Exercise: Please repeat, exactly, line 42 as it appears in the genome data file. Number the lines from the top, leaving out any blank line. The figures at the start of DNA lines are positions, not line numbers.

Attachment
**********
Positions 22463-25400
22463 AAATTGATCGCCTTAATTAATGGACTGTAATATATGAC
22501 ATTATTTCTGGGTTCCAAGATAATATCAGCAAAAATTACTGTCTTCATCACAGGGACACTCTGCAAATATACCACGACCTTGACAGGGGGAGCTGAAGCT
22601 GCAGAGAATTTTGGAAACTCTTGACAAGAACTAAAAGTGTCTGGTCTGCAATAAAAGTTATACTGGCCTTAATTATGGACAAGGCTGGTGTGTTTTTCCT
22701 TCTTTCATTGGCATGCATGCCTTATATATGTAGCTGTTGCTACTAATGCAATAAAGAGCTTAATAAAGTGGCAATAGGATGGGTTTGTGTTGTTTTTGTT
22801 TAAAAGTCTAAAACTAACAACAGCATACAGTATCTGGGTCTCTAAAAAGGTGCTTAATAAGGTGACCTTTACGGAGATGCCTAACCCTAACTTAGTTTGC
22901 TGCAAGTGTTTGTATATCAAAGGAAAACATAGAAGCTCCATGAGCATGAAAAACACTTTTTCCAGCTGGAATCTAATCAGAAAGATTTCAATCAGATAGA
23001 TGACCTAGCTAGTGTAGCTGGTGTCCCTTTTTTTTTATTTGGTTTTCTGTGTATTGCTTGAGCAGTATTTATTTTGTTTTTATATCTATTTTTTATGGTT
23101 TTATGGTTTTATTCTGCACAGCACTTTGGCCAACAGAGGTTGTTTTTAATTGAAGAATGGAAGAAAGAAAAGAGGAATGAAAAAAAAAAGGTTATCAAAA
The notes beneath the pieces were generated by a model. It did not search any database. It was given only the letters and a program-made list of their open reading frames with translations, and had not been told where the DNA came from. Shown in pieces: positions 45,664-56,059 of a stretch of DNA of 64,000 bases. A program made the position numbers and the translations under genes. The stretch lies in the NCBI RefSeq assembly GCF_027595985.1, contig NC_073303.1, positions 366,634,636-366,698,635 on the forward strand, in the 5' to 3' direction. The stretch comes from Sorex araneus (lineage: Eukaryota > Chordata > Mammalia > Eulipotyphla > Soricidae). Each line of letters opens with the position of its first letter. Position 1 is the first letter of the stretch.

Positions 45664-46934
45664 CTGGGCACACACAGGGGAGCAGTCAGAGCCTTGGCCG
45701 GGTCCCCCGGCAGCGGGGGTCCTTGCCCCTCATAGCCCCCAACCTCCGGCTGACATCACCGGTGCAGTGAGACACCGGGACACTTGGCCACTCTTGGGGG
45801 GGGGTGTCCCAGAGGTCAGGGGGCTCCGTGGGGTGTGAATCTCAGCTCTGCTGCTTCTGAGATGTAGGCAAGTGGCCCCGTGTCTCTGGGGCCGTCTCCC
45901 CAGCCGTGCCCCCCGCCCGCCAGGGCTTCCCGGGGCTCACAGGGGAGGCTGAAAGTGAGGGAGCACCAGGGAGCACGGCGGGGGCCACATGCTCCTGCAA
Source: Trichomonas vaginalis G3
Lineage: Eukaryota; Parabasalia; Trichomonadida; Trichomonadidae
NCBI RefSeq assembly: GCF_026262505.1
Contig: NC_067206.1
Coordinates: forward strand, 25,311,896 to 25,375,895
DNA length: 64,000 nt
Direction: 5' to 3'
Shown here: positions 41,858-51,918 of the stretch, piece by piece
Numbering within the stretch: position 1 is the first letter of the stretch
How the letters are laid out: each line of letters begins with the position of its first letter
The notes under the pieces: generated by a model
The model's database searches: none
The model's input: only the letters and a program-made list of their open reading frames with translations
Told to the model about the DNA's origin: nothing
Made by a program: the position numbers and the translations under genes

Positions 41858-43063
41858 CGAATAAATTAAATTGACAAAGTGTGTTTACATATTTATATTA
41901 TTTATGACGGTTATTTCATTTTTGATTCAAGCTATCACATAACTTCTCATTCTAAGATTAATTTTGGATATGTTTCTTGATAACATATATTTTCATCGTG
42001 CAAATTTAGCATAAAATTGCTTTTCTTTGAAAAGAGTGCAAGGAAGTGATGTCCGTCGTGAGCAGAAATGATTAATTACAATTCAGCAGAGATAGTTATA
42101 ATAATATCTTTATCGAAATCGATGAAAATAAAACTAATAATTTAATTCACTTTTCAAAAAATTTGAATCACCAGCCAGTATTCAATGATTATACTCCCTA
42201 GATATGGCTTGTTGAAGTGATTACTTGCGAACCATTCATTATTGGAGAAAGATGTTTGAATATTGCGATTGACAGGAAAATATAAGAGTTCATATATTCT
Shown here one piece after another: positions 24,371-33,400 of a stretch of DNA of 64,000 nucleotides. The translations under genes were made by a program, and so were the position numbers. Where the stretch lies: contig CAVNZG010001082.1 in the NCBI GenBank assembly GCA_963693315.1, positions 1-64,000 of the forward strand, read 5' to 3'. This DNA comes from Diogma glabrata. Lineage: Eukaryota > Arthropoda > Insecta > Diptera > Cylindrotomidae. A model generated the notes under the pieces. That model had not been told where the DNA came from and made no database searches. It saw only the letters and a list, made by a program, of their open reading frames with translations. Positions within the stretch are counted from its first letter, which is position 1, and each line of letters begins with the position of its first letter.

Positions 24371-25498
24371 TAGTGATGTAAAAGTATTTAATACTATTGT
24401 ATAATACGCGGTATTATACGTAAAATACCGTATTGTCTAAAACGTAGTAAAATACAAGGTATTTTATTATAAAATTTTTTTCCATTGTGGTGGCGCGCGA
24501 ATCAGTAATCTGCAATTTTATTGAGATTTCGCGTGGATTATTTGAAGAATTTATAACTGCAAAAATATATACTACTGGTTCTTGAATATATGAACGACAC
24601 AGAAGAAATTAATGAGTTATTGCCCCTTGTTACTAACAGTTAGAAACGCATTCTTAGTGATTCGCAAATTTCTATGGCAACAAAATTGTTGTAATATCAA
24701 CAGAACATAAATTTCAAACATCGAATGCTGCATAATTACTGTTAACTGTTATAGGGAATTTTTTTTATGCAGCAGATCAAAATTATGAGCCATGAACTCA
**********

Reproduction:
24601 AGAAGAAATTAATGAGTTATTGCCCCTTGTTACTAACAGTTAGAAACGCATTCTTAGTGATTCGCAAATTTCTATGGCAACAAAATTGTTGTAATATCAA